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Accrued interest is the interest that accumulates on a fixed-income security between one interest payment and the next.
The amount is calculated by multiplying the coupon rate, also called the nominal interest rate, times the number of days since the previous interest payment.
Interest on most bonds and fixed-income securities is paid twice a year. On corporate and municipal bonds, interest is calculated on 30-day months and a 360-day year. For government bonds, interest is calculated on actual days and a 365-day year.
When you buy a bond or other fixed-income security, you pay the bond's price plus the accrued interest and receive the full amount of the next interest payment, which reimburses you for the accrued interest payment you made when you purchased the bond. Similarly, when you sell a bond, you receive the price of the bond, plus the amount of interest that has accrued since you received the last interest payment.
On a zero-coupon bond, interest accrues over the term of the bond but is paid in a lump sum when you redeem the bond for face value. However, unless you hold the bond in a tax-deferred or tax-exempt account, you owe income tax each year on the amount of interest that the government calculates you would have received, had it been paid.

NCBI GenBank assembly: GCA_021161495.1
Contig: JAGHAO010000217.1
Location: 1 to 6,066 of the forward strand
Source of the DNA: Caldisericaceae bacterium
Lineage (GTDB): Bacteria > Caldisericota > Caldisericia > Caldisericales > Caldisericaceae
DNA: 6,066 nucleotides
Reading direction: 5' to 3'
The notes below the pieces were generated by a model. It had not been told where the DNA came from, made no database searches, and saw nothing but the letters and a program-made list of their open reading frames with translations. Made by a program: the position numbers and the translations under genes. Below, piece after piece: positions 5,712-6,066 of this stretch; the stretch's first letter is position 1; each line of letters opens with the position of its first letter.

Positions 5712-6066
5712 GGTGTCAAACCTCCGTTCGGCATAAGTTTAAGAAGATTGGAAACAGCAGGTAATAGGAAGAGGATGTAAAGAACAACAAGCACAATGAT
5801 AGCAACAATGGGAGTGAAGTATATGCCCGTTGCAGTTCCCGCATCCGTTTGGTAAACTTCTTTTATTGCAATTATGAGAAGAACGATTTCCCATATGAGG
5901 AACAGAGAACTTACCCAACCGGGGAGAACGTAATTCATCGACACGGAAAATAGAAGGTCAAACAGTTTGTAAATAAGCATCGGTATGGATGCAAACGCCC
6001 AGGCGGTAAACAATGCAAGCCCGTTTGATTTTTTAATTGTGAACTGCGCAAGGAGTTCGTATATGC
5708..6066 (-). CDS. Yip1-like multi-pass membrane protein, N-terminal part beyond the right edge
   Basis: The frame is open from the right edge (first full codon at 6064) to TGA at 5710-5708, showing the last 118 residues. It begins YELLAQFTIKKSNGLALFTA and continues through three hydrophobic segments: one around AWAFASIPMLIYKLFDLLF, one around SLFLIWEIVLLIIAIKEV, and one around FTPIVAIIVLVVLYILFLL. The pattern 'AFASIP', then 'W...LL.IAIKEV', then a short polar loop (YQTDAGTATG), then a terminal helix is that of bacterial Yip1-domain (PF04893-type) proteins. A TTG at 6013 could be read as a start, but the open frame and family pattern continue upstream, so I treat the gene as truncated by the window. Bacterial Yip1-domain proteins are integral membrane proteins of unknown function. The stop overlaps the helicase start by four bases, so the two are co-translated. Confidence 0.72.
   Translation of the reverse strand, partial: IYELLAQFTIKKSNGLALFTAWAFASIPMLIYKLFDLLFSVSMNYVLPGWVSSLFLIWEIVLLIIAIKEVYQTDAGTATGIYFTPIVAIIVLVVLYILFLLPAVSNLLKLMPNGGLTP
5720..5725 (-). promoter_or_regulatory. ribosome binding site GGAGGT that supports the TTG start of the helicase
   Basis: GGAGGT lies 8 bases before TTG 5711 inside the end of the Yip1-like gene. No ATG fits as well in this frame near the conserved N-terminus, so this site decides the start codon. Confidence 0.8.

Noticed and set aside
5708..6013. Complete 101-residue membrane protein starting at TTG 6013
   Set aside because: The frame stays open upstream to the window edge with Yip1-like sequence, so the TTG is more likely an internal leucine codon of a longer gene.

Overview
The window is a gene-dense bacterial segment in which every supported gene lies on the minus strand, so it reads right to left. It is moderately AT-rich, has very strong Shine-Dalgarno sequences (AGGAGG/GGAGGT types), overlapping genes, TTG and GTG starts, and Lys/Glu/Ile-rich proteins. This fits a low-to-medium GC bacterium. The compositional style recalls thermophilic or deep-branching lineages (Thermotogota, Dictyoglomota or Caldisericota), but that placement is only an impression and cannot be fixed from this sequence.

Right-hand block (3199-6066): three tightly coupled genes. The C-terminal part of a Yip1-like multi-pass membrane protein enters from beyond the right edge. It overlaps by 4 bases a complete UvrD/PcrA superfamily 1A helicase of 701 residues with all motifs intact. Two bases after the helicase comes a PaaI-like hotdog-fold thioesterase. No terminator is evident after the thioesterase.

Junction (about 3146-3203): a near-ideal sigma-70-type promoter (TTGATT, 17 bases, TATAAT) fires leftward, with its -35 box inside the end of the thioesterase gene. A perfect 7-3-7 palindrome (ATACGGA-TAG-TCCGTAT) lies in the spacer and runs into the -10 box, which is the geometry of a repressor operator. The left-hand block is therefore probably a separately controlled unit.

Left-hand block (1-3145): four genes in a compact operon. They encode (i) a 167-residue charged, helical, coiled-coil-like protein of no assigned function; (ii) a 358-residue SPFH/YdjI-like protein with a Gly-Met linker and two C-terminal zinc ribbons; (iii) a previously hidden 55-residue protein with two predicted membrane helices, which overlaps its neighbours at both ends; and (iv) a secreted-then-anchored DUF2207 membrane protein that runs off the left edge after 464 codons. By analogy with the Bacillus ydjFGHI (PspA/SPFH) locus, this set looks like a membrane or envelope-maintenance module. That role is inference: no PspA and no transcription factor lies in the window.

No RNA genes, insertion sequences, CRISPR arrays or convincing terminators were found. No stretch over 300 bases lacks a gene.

For every day that a loan remains unpaid by the borrower, it earns interest that must be paid to the lender.This process of earning interest with each passing day is called accrual, and the money earned is called accrued interest.It may not be payable until the first day of the next month,but it has already been fully earned by the lender. See also nonaccrual.
Interest that is earned but not paid, adding to the amount owed.
For example, if the monthly interest due on a loan is $600 and the borrower pays only $500, $100 is added to the amount owed by the borrower. The $100 is the accrued interest. On a mortgage, accrued interest is usually referred to as Negative Amortization.